There are two kinds of immediately impending things.
Those that come hurtling toward you in time, hit you full in the face, then recede rapidly into history, and those that are always immediately impending but that never seem to arrive, permanently darkening the horizon wihout the possibility of catharsis.
Death is the most obvious of these, but there are many others both grand and mundane.
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There are two primary versions of Santa Claus for kids in contemporary culture.
Larger-than-life Santa has a flawless, extravagant red suit, gleaming gold-rimmed spectacles, a pure-white beard of glossy hair, curled to perfection in bobs that go nearly down to his waist. He has one major line, which is “Ho, ho, ho!”
Hearth Santa’s suit is rumpled, as though he’s been wearing it for years, his spectacles are actually just eyeglasses, his beard is real and has all of the kinkiness and uneven color of an actual gray beard, and it ends about four to eight inches below his face. He doesn’t have lines, he has conversations with kids.
I prefer the latter.
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People say “don’t judge” as though it’s some sort of taken-for-granted moral value these days.
I prefer to judge openly. “Don’t judge” leads us to Donald Trump and Hillary Clinton, because what it really means is “I forgive my own sins and the sins of those like me,” not “I forgive the sins of those who are not like me.”
“Don’t judge” sounds as though it’s about tolerance of others, but in fact it’s merely and only about insisting on the moral defectiveness of anyone who doesn’t tolerate me.
Like everything else in contemporary society, it is narcissistic.
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There are two strains of MGTOW, the loud, reaction-formation one that paints billboards and has bad manners and an aggressive, punitive agenda, and a quiet one that goes largely unnamed.
The first one is getting all the press these days, but I suspect that the second one, which used to be called “confirmed bachelorhood,” will be a much bigger deal when the history books on this half-century are written. It’s not an activist creed like the first, but rather a live-and-let live perspective on gender and relationships that sees with clear eyes the fact that in our current cultural configuration, men and women do not make each other happy, and when in close quarters impose significant—even catastrophic—risks and costs on one another that perhaps ought not to be rationally and can not be wisely accepted by either.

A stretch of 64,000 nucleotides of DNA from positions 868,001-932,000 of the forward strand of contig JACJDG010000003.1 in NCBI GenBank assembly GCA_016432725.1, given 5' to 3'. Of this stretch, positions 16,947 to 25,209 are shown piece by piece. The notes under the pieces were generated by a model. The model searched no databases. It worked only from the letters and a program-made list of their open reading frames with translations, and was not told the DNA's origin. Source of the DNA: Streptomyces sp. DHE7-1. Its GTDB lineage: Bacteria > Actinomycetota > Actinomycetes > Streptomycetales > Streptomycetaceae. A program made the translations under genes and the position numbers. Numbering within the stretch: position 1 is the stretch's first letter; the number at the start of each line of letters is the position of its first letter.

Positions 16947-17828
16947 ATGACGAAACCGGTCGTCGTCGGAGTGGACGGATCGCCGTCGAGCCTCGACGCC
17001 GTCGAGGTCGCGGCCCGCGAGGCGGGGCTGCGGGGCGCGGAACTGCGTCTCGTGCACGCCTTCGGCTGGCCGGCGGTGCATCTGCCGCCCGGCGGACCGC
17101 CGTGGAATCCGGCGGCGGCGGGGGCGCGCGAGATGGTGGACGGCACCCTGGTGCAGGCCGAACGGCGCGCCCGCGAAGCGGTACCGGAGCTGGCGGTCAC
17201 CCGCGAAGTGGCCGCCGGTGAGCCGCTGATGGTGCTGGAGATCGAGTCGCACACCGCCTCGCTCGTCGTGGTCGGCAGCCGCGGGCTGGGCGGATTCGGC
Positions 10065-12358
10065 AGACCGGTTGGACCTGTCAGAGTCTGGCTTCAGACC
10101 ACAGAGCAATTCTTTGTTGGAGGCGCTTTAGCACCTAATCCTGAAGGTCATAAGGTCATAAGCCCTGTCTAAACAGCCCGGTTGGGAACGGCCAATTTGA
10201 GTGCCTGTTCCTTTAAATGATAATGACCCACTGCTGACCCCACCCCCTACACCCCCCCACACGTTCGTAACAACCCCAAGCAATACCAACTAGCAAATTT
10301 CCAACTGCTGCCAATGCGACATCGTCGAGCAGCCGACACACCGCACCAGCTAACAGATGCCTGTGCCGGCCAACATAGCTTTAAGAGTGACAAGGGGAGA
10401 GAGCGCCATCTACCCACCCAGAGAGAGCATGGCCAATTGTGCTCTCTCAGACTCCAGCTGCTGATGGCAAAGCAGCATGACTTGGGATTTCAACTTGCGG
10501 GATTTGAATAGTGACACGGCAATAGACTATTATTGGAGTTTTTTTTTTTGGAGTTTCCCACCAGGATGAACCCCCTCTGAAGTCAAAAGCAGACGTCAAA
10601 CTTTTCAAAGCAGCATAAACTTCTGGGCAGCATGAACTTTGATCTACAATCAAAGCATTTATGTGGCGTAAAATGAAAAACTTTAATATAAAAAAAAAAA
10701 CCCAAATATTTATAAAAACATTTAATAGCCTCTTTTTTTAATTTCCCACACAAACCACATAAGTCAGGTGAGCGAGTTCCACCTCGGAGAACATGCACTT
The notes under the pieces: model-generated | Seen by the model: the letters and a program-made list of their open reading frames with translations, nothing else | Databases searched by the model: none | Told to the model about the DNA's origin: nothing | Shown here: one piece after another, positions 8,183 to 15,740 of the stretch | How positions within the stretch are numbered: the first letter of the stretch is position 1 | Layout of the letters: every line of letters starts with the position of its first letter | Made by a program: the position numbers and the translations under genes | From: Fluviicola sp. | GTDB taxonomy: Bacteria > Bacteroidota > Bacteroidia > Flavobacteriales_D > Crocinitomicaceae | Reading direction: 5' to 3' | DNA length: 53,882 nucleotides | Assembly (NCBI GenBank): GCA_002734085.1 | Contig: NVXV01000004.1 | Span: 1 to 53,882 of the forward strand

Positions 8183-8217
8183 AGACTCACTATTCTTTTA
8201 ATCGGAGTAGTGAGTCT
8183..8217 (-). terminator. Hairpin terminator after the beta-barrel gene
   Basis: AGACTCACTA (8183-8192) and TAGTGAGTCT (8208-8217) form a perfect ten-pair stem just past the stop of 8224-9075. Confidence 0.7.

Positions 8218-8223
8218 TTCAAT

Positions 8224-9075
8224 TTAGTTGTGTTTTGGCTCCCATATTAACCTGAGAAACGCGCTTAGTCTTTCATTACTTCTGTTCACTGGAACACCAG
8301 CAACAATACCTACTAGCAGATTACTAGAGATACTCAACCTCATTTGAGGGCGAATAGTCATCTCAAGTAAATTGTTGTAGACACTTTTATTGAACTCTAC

This second version of MGTOW, which is MGTOW in the literal sense only, rather than a brand, is the product of reason and maturity in light of social conditions, and is related to a similar brand of WGTOW that, unmarketed, has been going on for some time now.
There is only one kind of complementary heterogender relationship right now that works well—that in which there is a mutually understood and accepted imbalance of power and authority that is significant enough to render the relationship one of husbandry. Of course, in such instances, the hammer in the relationship, whether man or woman, quickly learns two things: (1) anvils are not much better company than pets, and (2) they are significantly more expensive to maintain and care for.
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Identity disruption is empirically seen to be the cause of a number of mental health and life-arc maladies, but the proposed cure—the construction and support of stable identities—is incomplete.
This latter cannot be achieved self-referentially—that is to say that one cannot form a stable identity sui generis. Because the fertile ground that produced any one can and will continue to produce others in response to stimuli and to circumstances; gardens that grow vegetables well inevitably grow weeds well. That is the nature of unmanaged fertility.
We don’t like objective foundations or collectively normative metaphysics, but without them, identity is an unstable quantum—that is to say, quantized and infinitely and suddenly variable—property.
People will not find mental health until they are defined either by a God or by a stable circle of others who impose an identity upon them. Identity freedom and self-definition aren’t merely myths; given human biology and nature, they’re mental disorders.
All of society right now is engaged in “Please, mental-illness-for-all—it’s ethical!” activism.